At the ranch, managers served a critical purpose as our rules-clarifiers, keeping the business end of things running smoothly, happily being thrown under the bus when we needed to get a client off our back about something ("I'm sorry sweetie, I'd love to keep talking and being molested by you for free, but management will get upset with me if I sit here for too long with you GOTTA GO BYE!"), and as emotional supports when things got stressful. I will attempt to list out all the various tasks they preformed beyond classic people management: Keeping The Girls Safe - in the parlor
- Staff had a constant watch on the hallways our rooms were in. If a client tried to go down one, the bartender or management on staff would stop them.
- The front gate has a buzz-in access. Staff and Management oversaw operation of this gate, controlling who came and went from the house.
- Management also was in constant contact with managers at other houses in the cul-de-sac. If someone was kicked out of one for unruly behavior, the phone tree would immediately activate to keep that person out of our house.
- Bartenders kept an eye on our drinks and our behavior to ensure we were not roofied under their watch, which for the most part was effective to my understanding.
Keeping The Girls Safe - in our rooms
- Management would also a constant eye on where people went with clients, and listen in during client negotiations to make sure individuals weren't being pushy or trying to restrain us in any way.
- The one time a pimp actively was trying to recruit me into sex trafficking, the manager listening in popped in over my intercom and said she was going to be there in just a moment, then got him off the premises.
- When our time is up with a party, management calls, "time to reparty." If we don't answer in some way, they will physically come to our rooms.
Keeping Things Harmonious
- Management kept an eye on relationships between the girls. While this seemed slightly invasive to me at first, BOY was I glad for it when they helped disentangle me from a rebound relationship with someone who has a history of ending up in toxic dynamics. I realized quickly with the diverse personalities in the house and the unusual ways competition can manifest, their quiet monitoring of interpersonal dynamics was critical to keeping things harmonious.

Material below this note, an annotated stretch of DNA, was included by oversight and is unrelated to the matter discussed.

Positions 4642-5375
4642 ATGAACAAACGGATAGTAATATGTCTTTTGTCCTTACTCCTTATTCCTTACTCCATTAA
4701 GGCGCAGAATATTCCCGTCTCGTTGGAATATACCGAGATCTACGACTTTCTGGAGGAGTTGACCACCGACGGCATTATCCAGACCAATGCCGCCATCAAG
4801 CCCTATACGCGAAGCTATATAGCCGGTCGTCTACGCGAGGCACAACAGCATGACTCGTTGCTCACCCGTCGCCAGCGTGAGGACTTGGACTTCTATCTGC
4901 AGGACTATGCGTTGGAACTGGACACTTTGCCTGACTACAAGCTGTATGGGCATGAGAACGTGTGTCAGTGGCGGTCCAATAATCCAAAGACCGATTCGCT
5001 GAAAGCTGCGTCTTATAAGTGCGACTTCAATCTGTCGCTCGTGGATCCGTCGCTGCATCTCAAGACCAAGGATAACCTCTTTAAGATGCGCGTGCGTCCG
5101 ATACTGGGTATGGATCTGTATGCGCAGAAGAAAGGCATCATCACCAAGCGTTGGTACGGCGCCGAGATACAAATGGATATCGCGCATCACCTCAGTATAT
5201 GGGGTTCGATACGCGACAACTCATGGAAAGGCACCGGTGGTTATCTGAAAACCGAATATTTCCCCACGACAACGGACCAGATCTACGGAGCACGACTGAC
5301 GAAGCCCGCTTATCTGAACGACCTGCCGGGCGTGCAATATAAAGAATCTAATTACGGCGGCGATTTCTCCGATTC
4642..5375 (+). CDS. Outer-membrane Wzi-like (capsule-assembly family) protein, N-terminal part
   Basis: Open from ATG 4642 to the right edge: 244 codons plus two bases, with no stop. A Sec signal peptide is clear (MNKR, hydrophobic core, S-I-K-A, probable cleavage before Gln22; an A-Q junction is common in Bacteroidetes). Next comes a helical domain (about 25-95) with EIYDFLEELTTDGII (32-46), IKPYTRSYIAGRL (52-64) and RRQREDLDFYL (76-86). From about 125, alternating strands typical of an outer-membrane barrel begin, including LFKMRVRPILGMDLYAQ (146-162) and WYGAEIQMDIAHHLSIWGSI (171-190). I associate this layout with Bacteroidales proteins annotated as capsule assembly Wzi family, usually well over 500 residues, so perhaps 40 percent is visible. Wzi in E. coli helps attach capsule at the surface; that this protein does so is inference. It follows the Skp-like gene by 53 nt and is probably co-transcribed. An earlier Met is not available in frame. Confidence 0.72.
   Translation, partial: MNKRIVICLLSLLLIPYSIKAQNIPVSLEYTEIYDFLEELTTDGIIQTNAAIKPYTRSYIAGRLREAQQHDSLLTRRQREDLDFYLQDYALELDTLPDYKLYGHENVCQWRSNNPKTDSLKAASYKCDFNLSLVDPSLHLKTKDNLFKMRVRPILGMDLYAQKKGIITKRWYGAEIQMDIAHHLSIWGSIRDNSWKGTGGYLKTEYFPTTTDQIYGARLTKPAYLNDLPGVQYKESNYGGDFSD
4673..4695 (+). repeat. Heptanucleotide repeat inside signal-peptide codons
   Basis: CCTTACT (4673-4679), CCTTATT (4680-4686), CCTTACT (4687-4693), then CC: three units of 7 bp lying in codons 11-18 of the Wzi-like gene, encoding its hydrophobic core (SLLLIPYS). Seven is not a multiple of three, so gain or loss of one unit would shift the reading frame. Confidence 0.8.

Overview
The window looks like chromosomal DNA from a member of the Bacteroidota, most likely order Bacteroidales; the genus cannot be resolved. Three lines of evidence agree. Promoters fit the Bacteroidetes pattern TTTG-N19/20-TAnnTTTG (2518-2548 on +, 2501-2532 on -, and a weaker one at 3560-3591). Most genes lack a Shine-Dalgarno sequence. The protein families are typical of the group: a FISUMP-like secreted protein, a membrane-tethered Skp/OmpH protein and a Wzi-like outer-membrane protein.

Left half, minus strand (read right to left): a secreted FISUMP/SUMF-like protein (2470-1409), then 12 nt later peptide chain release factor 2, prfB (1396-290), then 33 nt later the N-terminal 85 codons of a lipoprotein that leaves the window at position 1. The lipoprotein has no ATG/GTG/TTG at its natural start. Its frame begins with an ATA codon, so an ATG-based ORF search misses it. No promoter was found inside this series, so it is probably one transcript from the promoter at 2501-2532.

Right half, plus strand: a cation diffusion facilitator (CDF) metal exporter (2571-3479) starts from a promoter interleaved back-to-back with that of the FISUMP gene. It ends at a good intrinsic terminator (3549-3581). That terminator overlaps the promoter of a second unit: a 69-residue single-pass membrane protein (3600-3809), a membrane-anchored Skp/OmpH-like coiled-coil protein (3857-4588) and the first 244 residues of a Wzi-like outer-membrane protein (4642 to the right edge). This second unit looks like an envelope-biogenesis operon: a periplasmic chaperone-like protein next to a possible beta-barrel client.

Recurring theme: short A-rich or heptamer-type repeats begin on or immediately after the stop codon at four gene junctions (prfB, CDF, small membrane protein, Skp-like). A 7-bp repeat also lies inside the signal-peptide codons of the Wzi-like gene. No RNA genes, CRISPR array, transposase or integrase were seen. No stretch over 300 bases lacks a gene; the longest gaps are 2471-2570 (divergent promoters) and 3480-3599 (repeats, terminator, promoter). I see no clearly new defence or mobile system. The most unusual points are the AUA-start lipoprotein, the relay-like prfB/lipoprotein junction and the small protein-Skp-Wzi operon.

- Management would also do their best to understand interpersonal drama and help the girls come to a peaceful resolution- either by actively facilitating a conversation between them, or by encouraging them both to avoid talking until whatever was wrong blew over.
Other Unglamorous Tasks
- Lost condom? Can't find it yourself? Guess who gets to go digging!
- Lost sponge? Same deal.
- Snot bubble gurgly level crying spell with no friends to hold you? HELLO MANAGER. I saw this happen a few times, I generally like to cry over nachos so my few crying spells happened back in the kitchen.
- If clients would not ease up on trying to extremely lowball me in negotiations, I'd use management to keep our dynamic positive: "I'd love to party with you for that amount but I really can't without getting in trouble with my manager." We were encouraged to do that as needed.
Managers and staff were allies so long as they stayed out of the interpersonal drama lots of people in one place for extended hours can produce, that is a natural part of every workplace. Fraternization rules were helpful in keeping the boundaries of the relationships clear, but sometimes felt slightly extreme as we were not allowed to be friends even in our off time- a rule that is clearly stated in their employee manuals- even if we weren't actively working (i.e. didn't have a room at the ranch, weren't cleared by the doctor, and weren't seeing clients). That included digital communication.